Let's take a look at our weekend mailbag.
Jay from Cincinnati wants to know if Bengals owner Mike Brown is bluffing by saying he won't trade quarterback Carson Palmer in order to increase his trade value.
James Walker: I doubt it, Jay. Brown and Palmer are very serious about their stances, and that is what makes this so compelling. It could come down to who -- if anyone -- will blink first. That's not to say Brown cannot change his mind. He might, and I think he should after the Bengals drafted Andy Dalton last week to be their quarterback. But the last time Brown spoke publicly, he was set on calling Palmer's bluff.
Gary from Kentucky writes: You keep talking about this big gap when it comes to the Bengals and then the Steelers and Ravens. I ask you once again why you feel this way?
Walker: There is a difference in talent, experience, coaching and stability compared with Baltimore and Pittsburgh, Gary. Those are four quick reasons right there. I've noticed a lot of Bengals and Browns fans don't like it when I write that those teams are still two years away from being a contender. That is my observation on the situation. Instead of bickering about my observation, make your own prediction. If you believe Cincinnati or Cleveland will contend for a Super Bowl in 2011 and win the AFC North, it's perfectly fine to say that. We want everyone's take in the AFC North blog.
Bill Simering from Stafford, Va., wants an update on Baltimore Ravens outside linebacker Sergio Kindle.
Walker: There has been progress but no definitive word, Bill. The Ravens are optimistic with what they've seen. But it will remain cautious optimism until Kindle is officially cleared to play football again. Head injuries are very serious, and in football there are a lot of collisions in that area. So the Ravens are rightfully taking every precaution.
Zack from Baltimore, Md., writes: Why all this talk of my Ravens needing a pass rusher?
Walker: Because outside of Terrell Suggs, the Ravens didn't have another threat to get to the quarterback, Zack. Does anyone care to guess who was second in sacks for Baltimore last season? Defensive lineman Haloti Ngata with 5.5 sacks. That's not good enough. The Ravens may look for more help in free agency.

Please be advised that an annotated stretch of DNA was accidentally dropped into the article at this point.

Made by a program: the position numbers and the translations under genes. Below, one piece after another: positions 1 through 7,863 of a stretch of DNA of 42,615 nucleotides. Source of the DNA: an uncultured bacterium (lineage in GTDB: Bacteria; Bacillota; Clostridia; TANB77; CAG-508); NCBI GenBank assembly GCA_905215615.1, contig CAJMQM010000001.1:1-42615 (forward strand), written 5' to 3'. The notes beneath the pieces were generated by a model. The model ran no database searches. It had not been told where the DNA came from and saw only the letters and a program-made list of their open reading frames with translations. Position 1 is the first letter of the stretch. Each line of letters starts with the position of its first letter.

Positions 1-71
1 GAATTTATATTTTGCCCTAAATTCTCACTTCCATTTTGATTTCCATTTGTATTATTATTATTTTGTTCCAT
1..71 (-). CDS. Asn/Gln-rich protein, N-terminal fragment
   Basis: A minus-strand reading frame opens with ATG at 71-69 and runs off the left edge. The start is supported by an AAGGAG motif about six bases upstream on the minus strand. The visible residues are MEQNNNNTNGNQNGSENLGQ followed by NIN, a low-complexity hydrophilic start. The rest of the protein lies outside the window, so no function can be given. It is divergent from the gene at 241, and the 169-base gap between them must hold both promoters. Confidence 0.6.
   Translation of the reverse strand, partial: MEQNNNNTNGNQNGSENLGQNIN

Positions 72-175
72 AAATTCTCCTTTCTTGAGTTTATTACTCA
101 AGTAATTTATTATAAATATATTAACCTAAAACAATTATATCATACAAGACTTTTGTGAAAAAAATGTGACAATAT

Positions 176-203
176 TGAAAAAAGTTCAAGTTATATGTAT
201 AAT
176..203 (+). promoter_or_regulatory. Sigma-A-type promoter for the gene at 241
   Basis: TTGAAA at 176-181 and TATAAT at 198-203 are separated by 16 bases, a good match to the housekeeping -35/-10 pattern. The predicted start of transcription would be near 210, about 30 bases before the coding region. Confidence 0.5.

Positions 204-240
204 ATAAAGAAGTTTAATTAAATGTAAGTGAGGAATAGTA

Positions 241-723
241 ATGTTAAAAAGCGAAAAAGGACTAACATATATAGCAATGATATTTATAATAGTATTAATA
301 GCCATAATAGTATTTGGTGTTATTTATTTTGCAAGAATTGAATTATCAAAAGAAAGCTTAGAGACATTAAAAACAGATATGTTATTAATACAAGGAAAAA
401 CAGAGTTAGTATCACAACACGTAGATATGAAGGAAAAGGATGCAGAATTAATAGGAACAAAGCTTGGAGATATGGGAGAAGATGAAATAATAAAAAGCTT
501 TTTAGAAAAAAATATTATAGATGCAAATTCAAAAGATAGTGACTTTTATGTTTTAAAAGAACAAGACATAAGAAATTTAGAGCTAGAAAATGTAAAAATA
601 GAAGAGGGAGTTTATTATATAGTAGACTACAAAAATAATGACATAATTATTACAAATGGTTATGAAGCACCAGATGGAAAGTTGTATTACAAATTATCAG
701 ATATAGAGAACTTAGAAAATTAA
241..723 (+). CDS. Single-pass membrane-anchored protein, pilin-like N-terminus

Jim from Baltimore wants to know if Ravens cornerback Lardarius Webb will start next year.
Walker: Jim, right now the favorites are first-round pick Jimmy Smith and veteran corner Domonique Foxworth. But Foxworth has to prove he's 100 percent following last year's knee injury. If that's the case, Webb would probably be the team's No. 3 cornerback depending on what happens in free agency.
Ken from Washington D.C., wants to know about the development of inexperienced Pittsburgh Steelers cornerbacks Keenan Lewis and Crezdon Butler.
Walker: It's hard to say, Ken. During this lockout there have been no minicamps or workout programs. So the teams don't really have a grasp on who's getting better this offseason. There has been little or no contact with most players.
Davis from JCMO writes: What are the chances the Steelers go after Nnamdi Asomugha in free agency?
Walker: Not happening, Davis. Let it go. The Steelers aren't paying that kind of money for one player.
Kovacs from Santa Monica, Calif., writes: I know you're probably sick of hearing this in the AFC North blog, but do the Browns have any shot at Nnamdi Asomugha?
Walker: Not happening, Kovacs. Let it go. Asomugha wants to play for a contender.
Jared from Cleveland wants to know if Browns general manager Tom Heckert will trade for Philadelphia Eagles quarterback Kevin Kolb.
Walker: The Browns are fully committed to Colt McCoy, Jared. That means Cleveland won't give up the farm anytime soon to land another quarterback. The Browns just put themselves in position to acquire extra draft picks -- including two first-rounders in 2012-- from the Atlanta Falcons. Cleveland won't give up those quality picks for Kolb.
Dave Mahoney from Marion, Ohio, wants to know if the Browns should have drafted a quarterback.